The grounds around the house have been laid out as a formal park, with decorative planting and water features. The ‘Ukrainska Pravda’ newspaper, which has been following the Mezhyhiriya story for three years, recently published shocking photos of one of the estate’s features - a landing stage and pavilion on the bank of the Dnieper. Inside there is a stage and karaoke equipment – Viktor Yanukovych likes to spend summer evenings relaxing here. The photos show a building decorated in gold paint, with a marble floor – a kind of mini Versailles. On specialist websites one can also find photos of a gilt and crystal chandelier that hangs in the pavilion. It cost $100,000.
For a more exotic presidential leisure experience, Mezhyhiriya has its own private zoo, where one can admire not only local forest fauna but also ostriches and even kangaroos, imported specially for the president’s pleasure. A few years ago, however, this led to a catastrophe when one kangaroo escaped while being fed, and another died of pneumonia – they’re not used to temperatures of -15 in Australia.
The compound also includes facilities for more active leisure. An eighteen-hole golf course, visible on satellite photos, is under construction. It has been designed and built by French specialists, at a cost of 2-3 million dollars.
The president is also very fond of horses, and is having a riding club with an indoor exercise space built. Foreign politicians who want to cultivate Yanukovych’s friendship – the presidents of Poland and Turkmenistan, for example - give him gifts of horses.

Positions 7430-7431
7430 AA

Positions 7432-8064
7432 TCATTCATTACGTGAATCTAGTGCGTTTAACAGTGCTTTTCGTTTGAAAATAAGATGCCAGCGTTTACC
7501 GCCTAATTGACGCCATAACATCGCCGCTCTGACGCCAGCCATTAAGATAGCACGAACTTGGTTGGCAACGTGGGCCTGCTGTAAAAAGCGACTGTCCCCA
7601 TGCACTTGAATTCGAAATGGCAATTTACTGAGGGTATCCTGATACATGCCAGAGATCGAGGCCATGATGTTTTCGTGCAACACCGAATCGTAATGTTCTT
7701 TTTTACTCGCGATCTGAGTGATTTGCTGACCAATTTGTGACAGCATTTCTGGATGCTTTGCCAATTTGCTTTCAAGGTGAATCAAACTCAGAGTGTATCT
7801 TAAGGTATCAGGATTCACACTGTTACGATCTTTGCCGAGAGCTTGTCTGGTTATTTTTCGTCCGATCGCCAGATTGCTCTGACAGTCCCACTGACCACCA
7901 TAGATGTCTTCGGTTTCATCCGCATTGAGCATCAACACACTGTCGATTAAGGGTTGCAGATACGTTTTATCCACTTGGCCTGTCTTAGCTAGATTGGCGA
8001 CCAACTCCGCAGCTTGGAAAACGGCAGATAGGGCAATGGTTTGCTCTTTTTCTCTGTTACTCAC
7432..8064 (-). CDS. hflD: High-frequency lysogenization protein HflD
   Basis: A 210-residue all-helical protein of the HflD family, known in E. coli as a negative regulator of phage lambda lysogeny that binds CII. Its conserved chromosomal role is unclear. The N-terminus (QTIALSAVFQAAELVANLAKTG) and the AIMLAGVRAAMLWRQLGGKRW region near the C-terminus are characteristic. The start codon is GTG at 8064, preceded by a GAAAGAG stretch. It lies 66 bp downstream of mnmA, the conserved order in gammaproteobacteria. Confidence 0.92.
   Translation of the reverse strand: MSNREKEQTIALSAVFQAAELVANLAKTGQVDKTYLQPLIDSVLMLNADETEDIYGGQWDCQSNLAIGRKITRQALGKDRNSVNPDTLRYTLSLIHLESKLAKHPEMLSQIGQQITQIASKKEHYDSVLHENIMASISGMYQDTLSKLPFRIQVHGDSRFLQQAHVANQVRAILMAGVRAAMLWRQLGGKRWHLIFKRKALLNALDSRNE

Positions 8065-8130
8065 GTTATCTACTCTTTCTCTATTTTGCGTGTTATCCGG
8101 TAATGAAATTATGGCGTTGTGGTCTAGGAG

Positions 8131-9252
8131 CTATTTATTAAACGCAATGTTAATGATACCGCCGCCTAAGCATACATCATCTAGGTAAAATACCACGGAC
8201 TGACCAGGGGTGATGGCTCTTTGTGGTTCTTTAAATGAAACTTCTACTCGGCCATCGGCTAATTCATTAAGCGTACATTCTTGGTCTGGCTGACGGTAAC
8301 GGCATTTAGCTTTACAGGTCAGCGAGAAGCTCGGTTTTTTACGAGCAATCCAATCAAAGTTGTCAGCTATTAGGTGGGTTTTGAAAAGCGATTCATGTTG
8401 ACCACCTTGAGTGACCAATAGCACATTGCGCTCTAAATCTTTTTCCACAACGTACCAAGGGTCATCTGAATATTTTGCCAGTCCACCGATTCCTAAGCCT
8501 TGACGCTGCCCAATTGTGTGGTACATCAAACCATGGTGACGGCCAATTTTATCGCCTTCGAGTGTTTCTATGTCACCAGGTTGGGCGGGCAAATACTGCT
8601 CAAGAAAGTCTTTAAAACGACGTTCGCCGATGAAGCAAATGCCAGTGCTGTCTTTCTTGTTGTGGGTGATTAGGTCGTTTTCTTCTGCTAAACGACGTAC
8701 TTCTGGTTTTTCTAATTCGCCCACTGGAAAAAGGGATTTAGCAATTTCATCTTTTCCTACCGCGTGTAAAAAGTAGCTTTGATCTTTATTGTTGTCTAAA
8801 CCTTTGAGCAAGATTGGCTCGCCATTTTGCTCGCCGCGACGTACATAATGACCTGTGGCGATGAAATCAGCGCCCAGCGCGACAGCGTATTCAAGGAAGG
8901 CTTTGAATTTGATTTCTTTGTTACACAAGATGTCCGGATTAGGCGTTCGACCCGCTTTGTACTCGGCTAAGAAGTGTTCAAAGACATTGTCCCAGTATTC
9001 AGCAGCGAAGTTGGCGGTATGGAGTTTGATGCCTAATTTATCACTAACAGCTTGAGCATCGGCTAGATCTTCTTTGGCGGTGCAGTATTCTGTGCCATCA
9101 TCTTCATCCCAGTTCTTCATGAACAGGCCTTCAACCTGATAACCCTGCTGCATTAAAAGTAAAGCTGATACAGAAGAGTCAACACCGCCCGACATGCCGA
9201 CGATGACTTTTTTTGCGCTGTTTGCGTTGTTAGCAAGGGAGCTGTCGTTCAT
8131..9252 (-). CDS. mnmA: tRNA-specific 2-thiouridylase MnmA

Viktor Yanukovych can also enliven his work days at Mezhyhiriya with a game of tennis or ten pin bowling, or a session at his underground shooting range. The president is a keen hunter, and has acquired another estate near Mezhyhiriya to satisfy this passion.
Another peculiarity of the president is his fear of being poisoned. Because of this he has had greenhouses built in his compound, designed to mimic twenty climatic zones. The idea is that anything Yanukovych wants to eat can be brought to his table directly from his own farm.
Mezhyhiriya continues to expand. Last summer saw the completion of a yacht club, a garage complex for the president’s collection of 70 cars and a helicopter pad and hangar. This aircraft is, in fact, the subject of a separate tale of corruption. The president’s administration rented a helicopter for him from Blythe Associates Inc., a company registered in the British Virgin Islands which used to be a shareholder in the Austrian company that is Mezhyhiriya’s official owner. In other words, Viktor Yanukovych has evidently been unable to think of anything better than to organise himself a personal helicopter out of public funds.
The poor Ukrainian president
Viktor Yanukovych spent his entire working life as a government official, and his wife is a pensioner. Before he was elected president he received a Ukrainian MP’s salary, equivalent to up to $2,000 a month. He has no official income to explain this level of expenditure. To buy one door for his residence for $64,000, he would have had to put by three years’ worth of salary, without even allowing for living expenses.